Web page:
Hunger Caucus Plans Capitol Hunger Garden

HARRISBURG – The Hunger Caucus will establish and maintain a hunger garden at the Capitol Building in Harrisburg beginning this summer, according to Sen. Mike Brubaker (R-36).

The hunger garden will rely on volunteers to grow fresh vegetables to be donated to local food banks. Brubaker said the Hunger Caucus will work collaboratively on the hunger garden project with Hunger Caucus co-chair Rep. John Myers (D-201) and Rep. Dwight Evans (D-203), who originally suggested the concept at last month’s Hunger Caucus meeting. The governor’s office and the Department of General Services will also be working on the project.

The garden will be located on Capitol grounds adjacent to the Capitol Building.

“The hunger garden will allow individuals to donate their time and efforts to help feed hungry people in Pennsylvania communities,” Brubaker said. “I am excited about the opportunity to get started on this project, and I am hopeful that this highly visible plot of land will serve as a valuable educational tool to teach young people the importance of working to improve the quality of life in their communities.”

“I just love the fact that Senator Brubaker embraced this idea as a project for the Hunger Caucus and took immediate steps to make it happen here at the Capitol,” said Evans, who has a national reputation as an advocate for projects that provide fresh fruits and vegetables to underserved urban and rural communities. “I have assured the Senator, his co-chairman John Myers and the other caucus members that the hunger garden project has my full support. In fact, I’m looking forward to digging my hands in the soil and doing some planting.”

At a White House meeting earlier this month with First Lady Michelle Obama, Evans told participants about Brubaker’s work to establish the hunger garden, and he urged other legislators attending to do the same at Capitol sites across the country.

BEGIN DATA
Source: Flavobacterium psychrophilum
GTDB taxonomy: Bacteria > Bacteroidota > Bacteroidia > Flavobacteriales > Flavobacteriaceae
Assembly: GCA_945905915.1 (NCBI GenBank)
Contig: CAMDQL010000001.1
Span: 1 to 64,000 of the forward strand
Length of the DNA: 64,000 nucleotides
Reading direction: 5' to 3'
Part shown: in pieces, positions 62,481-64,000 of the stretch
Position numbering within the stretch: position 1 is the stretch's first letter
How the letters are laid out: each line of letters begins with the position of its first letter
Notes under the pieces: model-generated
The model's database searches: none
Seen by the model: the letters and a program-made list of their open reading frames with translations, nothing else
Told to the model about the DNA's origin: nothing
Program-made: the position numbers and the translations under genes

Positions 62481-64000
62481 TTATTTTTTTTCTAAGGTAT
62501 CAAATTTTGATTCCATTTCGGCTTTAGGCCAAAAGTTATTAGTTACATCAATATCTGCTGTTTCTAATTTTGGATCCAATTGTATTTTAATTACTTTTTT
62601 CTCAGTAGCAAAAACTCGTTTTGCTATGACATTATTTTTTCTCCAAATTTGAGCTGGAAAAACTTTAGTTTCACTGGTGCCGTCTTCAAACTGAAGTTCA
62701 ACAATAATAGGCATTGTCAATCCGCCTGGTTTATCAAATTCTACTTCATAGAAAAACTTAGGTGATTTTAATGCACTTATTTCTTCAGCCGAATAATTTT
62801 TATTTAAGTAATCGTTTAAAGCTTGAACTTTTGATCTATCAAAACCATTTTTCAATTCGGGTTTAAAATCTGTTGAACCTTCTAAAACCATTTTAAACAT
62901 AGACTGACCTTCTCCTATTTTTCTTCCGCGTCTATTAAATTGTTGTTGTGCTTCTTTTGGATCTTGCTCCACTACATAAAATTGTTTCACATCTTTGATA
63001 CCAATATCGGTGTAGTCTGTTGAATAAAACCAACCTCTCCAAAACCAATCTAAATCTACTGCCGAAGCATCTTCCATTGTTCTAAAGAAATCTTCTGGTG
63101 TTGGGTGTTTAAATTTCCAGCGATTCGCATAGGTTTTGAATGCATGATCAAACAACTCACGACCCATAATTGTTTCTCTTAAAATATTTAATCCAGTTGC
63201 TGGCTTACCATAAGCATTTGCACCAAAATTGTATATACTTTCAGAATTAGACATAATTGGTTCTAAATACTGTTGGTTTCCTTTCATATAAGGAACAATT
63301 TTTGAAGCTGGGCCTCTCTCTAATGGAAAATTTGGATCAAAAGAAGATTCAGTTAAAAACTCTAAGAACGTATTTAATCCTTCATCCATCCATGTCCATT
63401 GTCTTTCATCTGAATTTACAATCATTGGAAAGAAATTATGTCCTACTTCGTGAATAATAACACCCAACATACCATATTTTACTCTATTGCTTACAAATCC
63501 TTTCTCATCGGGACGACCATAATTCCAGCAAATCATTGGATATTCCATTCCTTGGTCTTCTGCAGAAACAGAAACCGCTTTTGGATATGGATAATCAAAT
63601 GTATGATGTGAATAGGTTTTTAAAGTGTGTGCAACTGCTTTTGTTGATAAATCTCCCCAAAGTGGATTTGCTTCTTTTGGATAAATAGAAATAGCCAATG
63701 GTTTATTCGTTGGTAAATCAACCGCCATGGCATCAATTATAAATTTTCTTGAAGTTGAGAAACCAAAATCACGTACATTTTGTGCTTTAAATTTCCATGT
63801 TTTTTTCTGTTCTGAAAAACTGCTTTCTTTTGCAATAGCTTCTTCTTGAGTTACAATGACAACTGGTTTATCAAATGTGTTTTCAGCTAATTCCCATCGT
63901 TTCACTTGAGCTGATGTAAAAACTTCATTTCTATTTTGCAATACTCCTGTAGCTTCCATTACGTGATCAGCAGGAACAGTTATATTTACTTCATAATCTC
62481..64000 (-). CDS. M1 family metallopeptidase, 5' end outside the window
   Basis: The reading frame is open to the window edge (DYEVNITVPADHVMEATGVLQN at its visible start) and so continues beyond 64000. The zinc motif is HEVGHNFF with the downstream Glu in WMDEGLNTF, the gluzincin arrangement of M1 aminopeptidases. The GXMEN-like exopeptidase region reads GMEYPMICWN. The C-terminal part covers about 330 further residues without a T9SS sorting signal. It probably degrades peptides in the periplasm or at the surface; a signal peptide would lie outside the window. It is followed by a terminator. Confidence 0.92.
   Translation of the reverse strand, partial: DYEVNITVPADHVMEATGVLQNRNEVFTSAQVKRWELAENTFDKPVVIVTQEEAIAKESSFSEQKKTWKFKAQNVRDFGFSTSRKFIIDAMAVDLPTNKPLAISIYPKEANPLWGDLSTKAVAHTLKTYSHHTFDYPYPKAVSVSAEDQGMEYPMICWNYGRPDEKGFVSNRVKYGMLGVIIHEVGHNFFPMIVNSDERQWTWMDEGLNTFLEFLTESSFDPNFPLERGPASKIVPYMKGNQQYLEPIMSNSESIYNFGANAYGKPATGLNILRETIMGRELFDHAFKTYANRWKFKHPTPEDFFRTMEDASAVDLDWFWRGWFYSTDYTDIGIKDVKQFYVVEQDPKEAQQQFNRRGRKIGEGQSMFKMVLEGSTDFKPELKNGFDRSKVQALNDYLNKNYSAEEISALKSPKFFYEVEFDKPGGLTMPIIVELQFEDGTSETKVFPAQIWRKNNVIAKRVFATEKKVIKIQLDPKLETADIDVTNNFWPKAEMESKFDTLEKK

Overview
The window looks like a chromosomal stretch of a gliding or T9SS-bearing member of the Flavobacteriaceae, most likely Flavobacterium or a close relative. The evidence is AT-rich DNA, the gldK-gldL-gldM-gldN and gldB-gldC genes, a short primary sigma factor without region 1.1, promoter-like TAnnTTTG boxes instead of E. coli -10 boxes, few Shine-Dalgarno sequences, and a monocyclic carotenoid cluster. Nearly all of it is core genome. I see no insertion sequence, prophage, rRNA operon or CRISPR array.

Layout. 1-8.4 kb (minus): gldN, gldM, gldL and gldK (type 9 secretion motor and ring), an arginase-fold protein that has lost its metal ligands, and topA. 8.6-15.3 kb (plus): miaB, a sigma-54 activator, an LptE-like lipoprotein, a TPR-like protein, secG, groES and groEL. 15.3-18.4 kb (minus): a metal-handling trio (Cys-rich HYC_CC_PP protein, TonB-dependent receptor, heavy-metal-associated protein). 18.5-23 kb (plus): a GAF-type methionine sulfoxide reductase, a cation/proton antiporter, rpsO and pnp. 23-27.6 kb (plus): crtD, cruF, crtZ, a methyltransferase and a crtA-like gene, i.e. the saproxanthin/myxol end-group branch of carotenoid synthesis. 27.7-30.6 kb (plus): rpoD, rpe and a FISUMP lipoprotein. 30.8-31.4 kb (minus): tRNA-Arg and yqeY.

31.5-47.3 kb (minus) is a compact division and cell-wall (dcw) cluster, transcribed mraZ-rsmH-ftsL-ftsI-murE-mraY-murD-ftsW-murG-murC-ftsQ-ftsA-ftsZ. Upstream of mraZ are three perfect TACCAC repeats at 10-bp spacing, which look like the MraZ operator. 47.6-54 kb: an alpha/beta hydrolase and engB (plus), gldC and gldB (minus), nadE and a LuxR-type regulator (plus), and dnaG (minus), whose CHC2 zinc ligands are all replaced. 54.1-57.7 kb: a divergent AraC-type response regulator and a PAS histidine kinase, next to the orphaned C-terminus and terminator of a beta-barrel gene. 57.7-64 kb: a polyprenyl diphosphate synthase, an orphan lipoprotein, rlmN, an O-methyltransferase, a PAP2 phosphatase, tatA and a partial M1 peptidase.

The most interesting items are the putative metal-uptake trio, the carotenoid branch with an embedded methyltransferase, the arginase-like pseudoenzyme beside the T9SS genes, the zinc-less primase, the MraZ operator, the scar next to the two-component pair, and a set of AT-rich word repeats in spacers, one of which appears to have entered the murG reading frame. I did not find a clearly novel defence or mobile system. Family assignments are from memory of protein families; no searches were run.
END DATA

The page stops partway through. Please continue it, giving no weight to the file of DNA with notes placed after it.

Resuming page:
“Certainly, one of the prime functions of the Capitol Hunger Garden will be as a symbol of what can be accomplished in every community, no matter how far away it is from a farm,” said Myers. “Second, a number of people will benefit from the improved nutritional value in the fresh vegetables it will yield, and let us not forget that the time one devotes to the garden, whether you are young or old, would make for great exercise and get people away from in front of a television or a video game screen or from just hanging out on the streets.”

“We are very excited about the Capitol’s Hunger Garden and the awareness that it will bring to the issue of hunger in Pennsylvania,” said Central Pennsylvania Food Bank Executive Director Kendall Hanna. “Senator Brubaker, the Hunger Caucus, members of the Pennsylvania Legislature, and the Governor’s office are to be commended for making this worthy project a reality.”

The Rev. Amy Reumann, Director of Lutheran Advocacy Ministry in Pennsylvania, expressed the faith community’s support for the hunger garden.

“It will not only provide food for those who need it, but also provide a tangible reminder to the General Assembly of the Pennsylvanians who suffer from hunger and the necessity of wise policies that address the root causes of hunger in the Commonwealth,” Reumann said.

Individuals who are interested in donating time or supplies for the hunger garden are encouraged to contact Brubaker at his district office by calling (717) 627-0036 or by visiting the Hunger Caucus website at